Evaline said...

Hi Jennifer, How exciting to be editing your third book. I write informational content for a large organization, and over the years I have gone from finding rewrites and edits to be an annoyance, to loving the editing and refining process. In fact, I now see that stage as the most fun and important part. It gives me the chance to polish the words and get the message just right for my audience. I have read several books on editing by established authors, many of which included before and after examples of their actual writing and explanations of why they made the changes...pretty cool. Can't wait to read number 3!

dysfunctionalscrapbooking said...

Hi Jennifer: I love that you write anywhere from one to currently a maximum of 3 hours as you work on your edits. I say this because many writers discuss writing for 6-8 hours a day. That's so daunting! I maintain a blog and also work on essays that are intended for inclusion in anthologies (you might like That's Paris: Life, Love and Sarcasm in the City of Light, which came out in Feb). When I set myself up to write for a whole day, it's usually a disaster. But if I set a goal or an hour or two, it goes much better. Thanks for your honesty, I think it will make a difference for many writers.

I have vacillated between being a daily dresser-upper (excuse the clunky description), and being much more casual. Thanks also for last week's post. During periods of dressing up, I did tire of the "Well, look who's so fancy" etc. I have found having a "uniform" works for me. In the fall and winter it's dark jeans, boots, short or sweater, nice belt and purse and a nice coat. In the spring and summer, I go between a casual solid shift dress or solid pants and a top that can be work tucked out and nice sandals.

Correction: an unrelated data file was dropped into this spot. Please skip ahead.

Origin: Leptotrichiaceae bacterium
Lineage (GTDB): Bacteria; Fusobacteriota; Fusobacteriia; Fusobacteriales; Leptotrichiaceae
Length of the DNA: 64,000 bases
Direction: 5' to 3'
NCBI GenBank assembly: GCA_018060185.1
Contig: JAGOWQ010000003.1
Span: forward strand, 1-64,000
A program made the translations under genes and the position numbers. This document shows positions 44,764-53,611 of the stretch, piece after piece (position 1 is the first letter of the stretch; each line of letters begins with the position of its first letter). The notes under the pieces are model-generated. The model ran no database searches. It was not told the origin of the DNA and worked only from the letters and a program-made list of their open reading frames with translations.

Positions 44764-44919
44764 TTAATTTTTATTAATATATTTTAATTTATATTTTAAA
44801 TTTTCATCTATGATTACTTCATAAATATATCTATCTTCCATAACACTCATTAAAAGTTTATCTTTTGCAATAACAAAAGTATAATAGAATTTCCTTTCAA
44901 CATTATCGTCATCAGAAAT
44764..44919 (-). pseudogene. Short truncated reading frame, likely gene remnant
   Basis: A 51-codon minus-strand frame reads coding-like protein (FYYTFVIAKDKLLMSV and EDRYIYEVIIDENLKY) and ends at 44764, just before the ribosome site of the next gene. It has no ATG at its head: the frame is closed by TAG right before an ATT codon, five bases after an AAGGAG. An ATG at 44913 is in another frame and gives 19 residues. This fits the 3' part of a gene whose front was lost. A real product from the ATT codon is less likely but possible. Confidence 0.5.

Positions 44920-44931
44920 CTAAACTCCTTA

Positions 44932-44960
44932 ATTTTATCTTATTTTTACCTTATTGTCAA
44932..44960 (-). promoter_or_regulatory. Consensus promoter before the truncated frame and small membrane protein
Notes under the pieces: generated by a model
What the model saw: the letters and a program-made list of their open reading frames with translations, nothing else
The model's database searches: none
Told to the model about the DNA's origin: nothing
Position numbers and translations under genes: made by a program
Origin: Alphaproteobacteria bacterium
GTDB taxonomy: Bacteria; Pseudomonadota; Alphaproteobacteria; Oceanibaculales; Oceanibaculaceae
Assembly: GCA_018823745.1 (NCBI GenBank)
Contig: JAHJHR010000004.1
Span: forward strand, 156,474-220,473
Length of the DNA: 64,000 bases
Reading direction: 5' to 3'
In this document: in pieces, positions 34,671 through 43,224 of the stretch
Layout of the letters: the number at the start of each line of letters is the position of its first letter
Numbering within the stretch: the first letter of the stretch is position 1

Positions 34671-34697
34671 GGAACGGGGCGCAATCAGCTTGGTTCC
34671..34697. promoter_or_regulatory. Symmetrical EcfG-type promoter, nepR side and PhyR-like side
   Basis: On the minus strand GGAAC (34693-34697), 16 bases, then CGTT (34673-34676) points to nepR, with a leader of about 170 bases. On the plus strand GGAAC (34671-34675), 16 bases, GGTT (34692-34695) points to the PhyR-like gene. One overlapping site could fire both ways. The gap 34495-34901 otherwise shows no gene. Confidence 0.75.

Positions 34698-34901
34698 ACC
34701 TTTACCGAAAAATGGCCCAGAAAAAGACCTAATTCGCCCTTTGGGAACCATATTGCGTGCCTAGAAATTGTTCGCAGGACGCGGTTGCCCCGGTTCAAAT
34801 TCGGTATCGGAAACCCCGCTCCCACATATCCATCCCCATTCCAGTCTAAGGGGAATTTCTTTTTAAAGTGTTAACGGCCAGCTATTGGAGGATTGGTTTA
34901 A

Keep up the great work. I love what you have to say, and clearly I'm not alone.

Best,

Lucia

Sheri Chan said...

I agree with TL above, when I first started working I went from a bartending job to a office job. I had to buy a quick office wardrobe as it was completely different from what I was wearing as a bartender. I did buy cheaper clothes to get me going, but I also kept very good care of them, washing in cold water, hanging to dry and ironing (even when I despise ironing) I would throw on a small necklace or earrings and was ready to go. I always made sure my pants were hemmed, I used the hemming tape you could iron on and my shoes were always clean and polished, a shoe polisher is quite inexpensive. I too was always commented on how put together I was. When starting out if that is your only options, follow the above suggestions. It's easy to look nice in the clothes that you can afford, no matter what the price point is. Take good care of them.

Patricia said...

Jennifer, I follow a select few blogs on various topics of particular interest to me: writing, books, gardening, home decor, but your blog is a favorite of mine because you discuss topics more personal to one's well being as an individual: learning to treat yourself well by dressing well everyday, not just on special occasions, because "I am worth it," as is my family, my friends, and even strangers on the street. That regard for one's self and others, just by looking your best everyday translates to, living more graciously at home with your family, entertaining friends more often, and also how one interacts and is perceived in public. One of the most disheartening things for me is going to the Symphony perhaps and seeing many of the audience attending as though it is "a come as you are event, jeans and tee-shirts, more suitable for a picnic outdoors...the same for upscale restaurants nowadays, where the lowest common denominator is one must wear shoes of some sort, even if only flip-flops. It seems casual Friday has devolved into any attire for any venue, even church, weddings and funerals nowadays.

As you said at the end of your video, it's not about money. It's about respect for yourself and others.